12:00 PM - 1:00 PM
The Best (And Worst) Presidents

Akhil Amar / Yale University

The presidency has always been America’s most personal office, yet these personalities fit into larger historical patterns. Certain presidents are generally reckoned “great”—Washington and Lincoln top almost everyone’s list—and these great presidents are united by certain intriguing similarities. But there are also obvious differences. Washington brought extraordinary military expertise to the presidency; Lincoln, almost none. Washington was a profound symbol of national unity: in each of America’s first two elections, Washington received the unanimous support of the electoral college. Lincoln, by contrast, was intensely polarizing, receiving not a single electoral vote—or popular vote!—south of Virginia in 1860.

 

In this wide-ranging lecture, Professor Akhil Amar will explore patterns of presidential greatness and ignominy. Which presidents are generally considered great, and which are at the bottom of the reputational heap? Why? Have ratings changed over time? Do presidential experts diverge from ordinary citizens in their rankings? Where will our current president likely rank in the eyes of future historians and political scientists?

Akhil Amar / Yale University
Akhil Amar is Sterling Professor of Law and Political Science at Yale University. Professor Amar is the co-editor of a leading constitutional law casebook, "Processes of Constitutional Decisionmaking." He is also the author of several books, including "The Constitution and Criminal Procedure: First Principles," "The Bill of Rights: Creation and Reconstruction," "America's Constitution: A Biography," and most recently, "America's Unwritten Constitution: The Precedents and Principles We Live By."

12:00 PM - 1:00 PM

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2:15 PM - 3:15 PM
4 Films That Changed America

Marc Lapadula / Johns Hopkins University

While most movies are mass-produced entertainment and escapism, there are some that have had a profound impact on culture. Whether intentionally or not, some films have brought social issues to light, affected laws, forwarded ideologies both good and bad, and generally changed the course of history through their impact on society. Renowned Yale Film Professor Marc Lapadula will discuss four films that, for better or worse, made their mark.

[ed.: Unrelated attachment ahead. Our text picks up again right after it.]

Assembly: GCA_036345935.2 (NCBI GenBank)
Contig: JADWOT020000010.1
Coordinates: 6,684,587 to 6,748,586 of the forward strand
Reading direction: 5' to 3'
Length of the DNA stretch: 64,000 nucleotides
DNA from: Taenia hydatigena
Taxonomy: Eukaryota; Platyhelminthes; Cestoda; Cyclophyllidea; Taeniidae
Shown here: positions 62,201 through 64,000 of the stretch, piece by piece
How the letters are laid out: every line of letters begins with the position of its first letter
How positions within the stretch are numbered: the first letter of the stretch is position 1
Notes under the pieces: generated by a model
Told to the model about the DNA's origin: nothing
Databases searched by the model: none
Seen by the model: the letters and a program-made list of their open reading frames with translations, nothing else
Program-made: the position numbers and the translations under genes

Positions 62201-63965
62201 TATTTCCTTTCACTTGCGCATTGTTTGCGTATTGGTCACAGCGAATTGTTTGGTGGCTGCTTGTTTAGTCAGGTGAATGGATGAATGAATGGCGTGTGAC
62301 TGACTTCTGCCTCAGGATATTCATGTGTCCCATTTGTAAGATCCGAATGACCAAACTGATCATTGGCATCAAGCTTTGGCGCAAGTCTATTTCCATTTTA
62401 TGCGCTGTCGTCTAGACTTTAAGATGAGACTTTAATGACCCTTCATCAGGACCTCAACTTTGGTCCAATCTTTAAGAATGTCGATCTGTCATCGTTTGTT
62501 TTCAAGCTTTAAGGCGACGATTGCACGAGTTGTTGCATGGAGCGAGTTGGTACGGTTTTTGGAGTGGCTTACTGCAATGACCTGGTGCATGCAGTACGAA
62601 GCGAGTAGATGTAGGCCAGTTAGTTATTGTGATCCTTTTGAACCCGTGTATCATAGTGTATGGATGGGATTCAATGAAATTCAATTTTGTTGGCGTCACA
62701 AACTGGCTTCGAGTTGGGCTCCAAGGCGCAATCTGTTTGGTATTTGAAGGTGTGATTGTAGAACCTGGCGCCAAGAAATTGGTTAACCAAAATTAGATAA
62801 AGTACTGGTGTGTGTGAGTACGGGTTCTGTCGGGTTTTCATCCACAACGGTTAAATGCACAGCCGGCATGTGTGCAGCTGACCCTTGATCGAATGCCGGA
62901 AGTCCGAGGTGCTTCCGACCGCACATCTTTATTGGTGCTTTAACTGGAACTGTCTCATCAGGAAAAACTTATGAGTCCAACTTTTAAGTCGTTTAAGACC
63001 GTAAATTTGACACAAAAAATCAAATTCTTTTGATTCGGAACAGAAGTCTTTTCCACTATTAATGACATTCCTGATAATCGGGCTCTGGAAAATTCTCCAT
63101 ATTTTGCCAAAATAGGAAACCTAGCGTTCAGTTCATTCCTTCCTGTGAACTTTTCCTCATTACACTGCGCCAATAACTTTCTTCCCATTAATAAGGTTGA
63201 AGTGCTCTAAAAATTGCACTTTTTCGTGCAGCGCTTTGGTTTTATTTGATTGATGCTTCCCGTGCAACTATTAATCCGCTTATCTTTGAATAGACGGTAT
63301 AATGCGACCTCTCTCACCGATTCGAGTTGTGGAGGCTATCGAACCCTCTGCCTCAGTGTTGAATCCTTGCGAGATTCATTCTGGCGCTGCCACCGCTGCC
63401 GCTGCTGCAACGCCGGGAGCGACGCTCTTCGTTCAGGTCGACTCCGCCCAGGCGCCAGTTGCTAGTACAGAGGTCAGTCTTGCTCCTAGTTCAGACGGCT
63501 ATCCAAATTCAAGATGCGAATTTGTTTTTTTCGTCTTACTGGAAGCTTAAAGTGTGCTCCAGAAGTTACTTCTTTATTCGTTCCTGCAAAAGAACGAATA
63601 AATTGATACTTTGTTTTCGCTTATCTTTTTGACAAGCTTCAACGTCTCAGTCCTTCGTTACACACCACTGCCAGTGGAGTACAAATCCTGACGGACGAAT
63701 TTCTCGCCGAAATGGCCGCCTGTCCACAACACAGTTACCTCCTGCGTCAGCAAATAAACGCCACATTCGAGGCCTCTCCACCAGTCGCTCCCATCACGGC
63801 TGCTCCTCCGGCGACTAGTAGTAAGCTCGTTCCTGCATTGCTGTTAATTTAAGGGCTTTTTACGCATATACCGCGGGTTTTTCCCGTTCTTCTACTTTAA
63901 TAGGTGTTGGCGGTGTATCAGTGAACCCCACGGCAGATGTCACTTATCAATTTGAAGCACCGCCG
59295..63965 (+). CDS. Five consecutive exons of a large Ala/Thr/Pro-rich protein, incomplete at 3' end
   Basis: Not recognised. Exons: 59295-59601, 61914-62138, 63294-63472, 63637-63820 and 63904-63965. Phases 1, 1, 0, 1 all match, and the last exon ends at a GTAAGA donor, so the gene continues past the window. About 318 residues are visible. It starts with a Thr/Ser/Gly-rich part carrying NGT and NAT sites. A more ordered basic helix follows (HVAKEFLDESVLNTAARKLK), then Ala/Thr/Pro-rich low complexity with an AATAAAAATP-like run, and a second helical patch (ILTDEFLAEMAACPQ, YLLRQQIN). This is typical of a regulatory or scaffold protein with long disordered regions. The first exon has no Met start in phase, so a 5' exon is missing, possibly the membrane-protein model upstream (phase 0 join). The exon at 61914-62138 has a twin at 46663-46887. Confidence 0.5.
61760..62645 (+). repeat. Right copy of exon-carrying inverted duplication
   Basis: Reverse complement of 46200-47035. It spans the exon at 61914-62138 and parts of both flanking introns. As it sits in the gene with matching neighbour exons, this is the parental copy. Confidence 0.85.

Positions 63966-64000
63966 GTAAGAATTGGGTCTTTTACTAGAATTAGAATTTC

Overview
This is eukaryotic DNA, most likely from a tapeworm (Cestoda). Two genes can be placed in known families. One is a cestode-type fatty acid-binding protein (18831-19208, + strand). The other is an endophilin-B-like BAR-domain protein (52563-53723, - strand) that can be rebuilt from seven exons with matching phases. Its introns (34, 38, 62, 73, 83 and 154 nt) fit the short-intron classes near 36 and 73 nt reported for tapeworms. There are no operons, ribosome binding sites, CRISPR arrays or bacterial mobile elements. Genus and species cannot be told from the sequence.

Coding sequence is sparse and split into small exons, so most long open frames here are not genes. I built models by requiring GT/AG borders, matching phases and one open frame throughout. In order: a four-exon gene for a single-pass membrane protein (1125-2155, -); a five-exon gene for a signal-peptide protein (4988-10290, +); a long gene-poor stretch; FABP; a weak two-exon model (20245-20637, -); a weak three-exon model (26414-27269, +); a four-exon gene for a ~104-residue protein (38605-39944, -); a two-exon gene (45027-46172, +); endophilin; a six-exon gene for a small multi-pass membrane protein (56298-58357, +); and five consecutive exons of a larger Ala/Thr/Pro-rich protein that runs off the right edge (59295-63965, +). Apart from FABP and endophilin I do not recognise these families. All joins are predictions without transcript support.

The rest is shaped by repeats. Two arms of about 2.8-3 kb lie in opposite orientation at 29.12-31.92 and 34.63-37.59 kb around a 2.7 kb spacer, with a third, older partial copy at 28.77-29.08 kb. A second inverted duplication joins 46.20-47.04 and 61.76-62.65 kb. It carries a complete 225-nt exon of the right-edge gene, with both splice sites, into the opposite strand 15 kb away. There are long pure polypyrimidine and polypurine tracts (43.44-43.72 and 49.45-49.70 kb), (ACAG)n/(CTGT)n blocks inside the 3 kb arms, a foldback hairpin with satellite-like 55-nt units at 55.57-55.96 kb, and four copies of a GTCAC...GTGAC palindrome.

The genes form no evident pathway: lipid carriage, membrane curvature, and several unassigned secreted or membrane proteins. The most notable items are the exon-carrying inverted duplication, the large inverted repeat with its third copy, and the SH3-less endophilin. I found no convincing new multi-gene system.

The Jazz Singer
I Am a Fugitive From a Chain Gang
Easy Rider
T
he Graduate

Marc Lapadula / Johns Hopkins University
Marc Lapadula is a Senior Lecturer in the Film Studies Program at both Yale University and Johns Hopkins. He is a playwright, screenwriter and an award-winning film producer. In addition to Yale, Marc has taught at Columbia University's Graduate Film School, created the screenwriting programs at both The University of Pennsylvania and Johns Hopkins where he won Outstanding Teaching awards and has lectured on film, playwriting and conducted highly-acclaimed screenwriting seminars all across the country at notable venues like The National Press Club, The Smithsonian Institution, and The New York Historical Society.

2:15 PM - 3:15 PM

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3:30 PM - 4:30 PM
What (Almost) Nobody Knows About WWII

Carol Anderson / Emory University

World War II is arguably the most tragic episode in human history. The six year war, with its European epicentre, spread to all corners of the globe with countless men, women and children affected by the struggle. Millions were killed on the battlefield, in the air, on the sea and in the cities and countryside across Europe. Let alone the estimated 6 million Jews that were killed by the Nazi's in accordance with Hitler's gross plan to exterminate their entire race.

 

Everybody knows the chronology. Everybody knows how and why the Allies won. Yet during a war this complex and lengthy, there are dozens of shocking incidents that occurred that are less notorious. From secret agreements that shaped the post war world, to extraordinary individuals, World War II threw up a series of surprises.

Carol Anderson / Emory University
Carol Anderson is a professor of history at Emory University. She is the author of "Eyes off the Prize: The United Nations and the African-American Struggle for Human Rights, 1944-1955," which was awarded both the Gustavus Myers and Myrna Bernath Book Awards. She has received numerous teaching awards, including the Crystal Apple Award for Excellence in Undergraduate Education, William T. Kemper Fellowship for Teaching Excellence, the Mizzou Class of '39 Outstanding Faculty Award, the Most Inspiring Professor Award from the Athletic Department, the Gold Chalk Award for Outstanding Graduate Teaching, and the Provost's Teaching Award for Outstanding Junior Faculty.

3:30 PM - 4:30 PM
The Illusion of Attention: What We Miss When We Think We See Everything

Brian Scholl / Yale University

Our intuitions about how our minds work are fantastically poor guides to how our minds actually work. Nowhere is this more true than in the study of perception: seeing seems intuitively to be the fastest, most natural, and most effortless of mental activities -- something you do thousands of times every day while taking it for granted. Yet this ease masks a fascinating array of subtle processing beneath the surface of our conscious awareness.

This talk will illustrate several key themes from the science of how we see -- and how we sometimes fail to consciously perceive the world in front of us. We'll see demonstrations in which salient objects disappear right in front of your eyes, even as you carefully attend to them; demonstrations where solid real-world objects appear to morph and bend as you manipulate them; and demonstrations where simple geometric shapes irresistibly appear to be alive. These and other examples will illustrate how visual perception is far richer and more complicated than we might expect -- and how cognitive science can help us come to understand it.

Brian Scholl / Yale University
Brian Scholl is a professor of psychology at Yale, where he directs the Perception & Cognition Laboratory. He is a recipient of the 'Distinguished Scientific Award for Early Career Contribution to Psychology', and the 'Robert L. Fantz Memorial Award', both from the American Psychological Association. He is currently the only faculty member at Yale to have received both the major prize from the Graduate School, the 'Graduate Mentor Award,' and the major prize in the social sciences from Yale College, the 'Lex Hixon Prize for Teaching Excellence in the Social Sciences.'

SOLD OUT!

Sorry this event is sold out.